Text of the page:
NOTE: USCCA Customer Engagement team members get a lot of questions, and they pass a good number of them along to Concealed Carry Magazine Senior Editor Ed Combs. If you have a question, you can either ask it below or email it to [email protected]. We, of course, cannot guarantee answers to all questions — Ed’s a pretty busy guy — but we’d love to help you out with whatever’s stumping you.
Concealed Carry Magazine
Q: Is there a need for Tritium night sights?
A: “Need” is a funny term to use there. But I would say short-answer yes, long-answer no.
I am a big believer in steel sights on a pistol because they are less likely to break than polymer sights, especially when you’re injured and frantically trying to run the slide of your pistol on the edge of a step in a parking garage stairwell. I am a big believer in self-illuminating sights because not only are they extremely useful in non-high-noon lighting conditions, they are exceptionally helpful if you drop your pistol in the dark and are clamoring to find it. (Under such a circumstance, just be certain not to negligently discharge the pistol once you’ve located it.)
Trouble is, a great deal of manufacturers ship their pistols with polymer sights. I can hardly blame them though. Once it became clear that a substantial number of their customers were replacing the sights on their pistols regardless of what they shipped with, why bother investing much in the factory sights?
What style of sights you want to run on your sidearm is 100 percent up to you. A fiber-optic front sight will do a great deal of what a Tritium night sight will do. Howerver, they are only so effective when compared to self-illuminated units. While some will be quick to point out that you would never shoot at something you can’t see — and that is almost unconditionally true — you might be surprised just how much more difficult it can be to find a set of white dots (or, goodness help you, a set of flat-black target sights) just an hour before sunset. I’ve shot well in low light with a KelTec P11’s plastic sights that I don’t think even had any paint left on them. And I’ve shot well in low light with a Glock wearing a set of Night Fision sights that glow so brightly they sometimes wake me up in the middle of the night from my nightstand. Either is doable. Your results will vary depending on your level of training, experience and vision acuity.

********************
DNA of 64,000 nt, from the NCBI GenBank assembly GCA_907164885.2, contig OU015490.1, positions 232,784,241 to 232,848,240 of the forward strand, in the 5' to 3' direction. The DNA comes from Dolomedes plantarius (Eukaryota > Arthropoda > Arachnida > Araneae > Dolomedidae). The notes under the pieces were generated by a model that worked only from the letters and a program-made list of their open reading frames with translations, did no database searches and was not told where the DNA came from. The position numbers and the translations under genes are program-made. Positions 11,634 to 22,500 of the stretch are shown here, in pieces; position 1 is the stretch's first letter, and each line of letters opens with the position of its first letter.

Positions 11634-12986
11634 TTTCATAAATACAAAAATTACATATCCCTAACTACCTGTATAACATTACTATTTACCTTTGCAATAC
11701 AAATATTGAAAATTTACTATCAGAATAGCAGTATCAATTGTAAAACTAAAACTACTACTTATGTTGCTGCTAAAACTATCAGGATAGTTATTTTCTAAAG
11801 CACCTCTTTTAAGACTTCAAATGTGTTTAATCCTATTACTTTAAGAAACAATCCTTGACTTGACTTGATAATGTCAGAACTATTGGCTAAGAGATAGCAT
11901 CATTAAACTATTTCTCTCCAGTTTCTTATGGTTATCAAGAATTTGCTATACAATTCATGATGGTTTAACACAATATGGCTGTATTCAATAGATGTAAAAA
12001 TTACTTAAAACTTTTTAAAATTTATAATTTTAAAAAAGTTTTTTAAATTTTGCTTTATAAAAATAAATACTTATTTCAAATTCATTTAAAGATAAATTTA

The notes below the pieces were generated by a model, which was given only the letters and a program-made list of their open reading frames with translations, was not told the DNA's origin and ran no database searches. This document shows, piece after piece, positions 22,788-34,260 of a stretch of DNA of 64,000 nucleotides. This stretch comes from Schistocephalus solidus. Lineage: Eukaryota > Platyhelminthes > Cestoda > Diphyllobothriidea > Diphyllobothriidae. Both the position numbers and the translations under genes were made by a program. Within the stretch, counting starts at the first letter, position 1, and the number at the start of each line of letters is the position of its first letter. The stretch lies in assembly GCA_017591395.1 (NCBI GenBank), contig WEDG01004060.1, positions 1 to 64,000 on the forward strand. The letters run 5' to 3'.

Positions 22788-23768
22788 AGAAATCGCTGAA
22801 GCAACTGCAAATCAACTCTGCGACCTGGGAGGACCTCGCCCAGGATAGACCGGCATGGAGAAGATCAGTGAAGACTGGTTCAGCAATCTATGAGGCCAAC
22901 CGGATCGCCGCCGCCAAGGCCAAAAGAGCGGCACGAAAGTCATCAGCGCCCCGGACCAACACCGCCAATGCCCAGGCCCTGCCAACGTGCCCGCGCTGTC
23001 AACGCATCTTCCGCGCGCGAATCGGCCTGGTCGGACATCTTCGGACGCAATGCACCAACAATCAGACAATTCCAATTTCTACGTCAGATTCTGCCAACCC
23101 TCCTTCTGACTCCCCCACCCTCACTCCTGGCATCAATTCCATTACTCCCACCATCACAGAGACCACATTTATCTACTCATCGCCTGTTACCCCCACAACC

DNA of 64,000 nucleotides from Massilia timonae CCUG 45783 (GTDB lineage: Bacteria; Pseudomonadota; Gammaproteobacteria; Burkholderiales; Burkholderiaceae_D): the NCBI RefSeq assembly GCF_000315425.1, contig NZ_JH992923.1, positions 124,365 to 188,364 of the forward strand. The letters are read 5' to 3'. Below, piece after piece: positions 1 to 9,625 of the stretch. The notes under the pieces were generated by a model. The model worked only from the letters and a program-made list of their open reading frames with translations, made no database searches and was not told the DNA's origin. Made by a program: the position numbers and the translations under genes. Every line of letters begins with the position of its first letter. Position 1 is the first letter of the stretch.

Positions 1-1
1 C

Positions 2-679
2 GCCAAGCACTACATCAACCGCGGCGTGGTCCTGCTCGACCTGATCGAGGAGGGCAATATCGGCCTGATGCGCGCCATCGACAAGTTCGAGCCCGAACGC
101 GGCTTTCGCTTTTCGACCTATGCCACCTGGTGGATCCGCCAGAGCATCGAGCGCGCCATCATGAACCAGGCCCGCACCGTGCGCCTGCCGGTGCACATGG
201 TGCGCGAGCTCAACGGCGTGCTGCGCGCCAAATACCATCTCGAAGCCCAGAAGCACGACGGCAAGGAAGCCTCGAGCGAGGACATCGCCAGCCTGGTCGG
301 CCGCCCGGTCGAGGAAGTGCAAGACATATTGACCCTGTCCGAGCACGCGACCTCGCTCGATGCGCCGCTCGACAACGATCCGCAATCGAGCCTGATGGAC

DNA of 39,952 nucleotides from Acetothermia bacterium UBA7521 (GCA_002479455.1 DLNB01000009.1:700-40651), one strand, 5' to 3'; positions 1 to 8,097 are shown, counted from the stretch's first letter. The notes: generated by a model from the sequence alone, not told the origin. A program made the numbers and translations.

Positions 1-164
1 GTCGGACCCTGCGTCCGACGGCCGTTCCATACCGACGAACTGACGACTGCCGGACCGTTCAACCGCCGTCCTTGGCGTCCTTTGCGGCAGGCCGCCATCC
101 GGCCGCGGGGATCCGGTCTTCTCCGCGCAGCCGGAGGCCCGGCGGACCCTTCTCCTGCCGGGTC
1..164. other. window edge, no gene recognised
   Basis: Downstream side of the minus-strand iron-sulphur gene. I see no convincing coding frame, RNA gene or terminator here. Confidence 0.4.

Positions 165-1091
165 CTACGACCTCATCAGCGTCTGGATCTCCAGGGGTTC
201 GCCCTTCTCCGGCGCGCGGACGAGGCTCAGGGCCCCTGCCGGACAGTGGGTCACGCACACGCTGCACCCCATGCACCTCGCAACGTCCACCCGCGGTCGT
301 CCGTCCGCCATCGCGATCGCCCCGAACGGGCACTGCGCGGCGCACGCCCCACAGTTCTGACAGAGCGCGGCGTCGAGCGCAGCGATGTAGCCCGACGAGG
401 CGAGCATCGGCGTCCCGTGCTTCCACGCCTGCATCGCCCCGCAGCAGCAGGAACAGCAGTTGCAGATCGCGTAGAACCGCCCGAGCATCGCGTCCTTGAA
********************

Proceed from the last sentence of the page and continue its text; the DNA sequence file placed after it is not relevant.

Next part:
So no, I would not say that there is a capital-N NEED for Tritium night sights per se. I would, however, advise that the sights on your daily carry gun be steel and at least in some way actively light-gathering.
Q: What’s your take on “I’d rather be judged by 12 than carried by 6?”
A: I suppose we were going to have to get to this one sooner or later.
Right out of the gate, I’d rather be neither judged nor carried. This is why we preach situational awareness (a fancy way of saying paying attention) and why we harp on the best fight being the one that you’re not in.
Beyond that, we’ll have to start with what it actually means: It means the individual who is speaking would rather be prepared to defend him- or herself and face the potential legal consequences of doing so than not be prepared for self-defense and die as a result (or, even worse, not be able to defend a loved one).
Where we run into trouble with this one is the fact that I would conservatively estimate a solid 25 percent of the human population is incapable of understanding when something they hear or read is not to be taken literally and certainly not to its farthest extreme. Some refer to this condition as “not having a sense of humor,” but I do not. What we’re talking about is far more serious than that. We’re talking about someone who is fundamentally incapable of spotting and connecting with the very concepts of sarcasm, “gallows humor,” hyperbole and even over-simplification. Regardless of their level of education, they are no better at understanding human communication in the English language than a 5-year-old.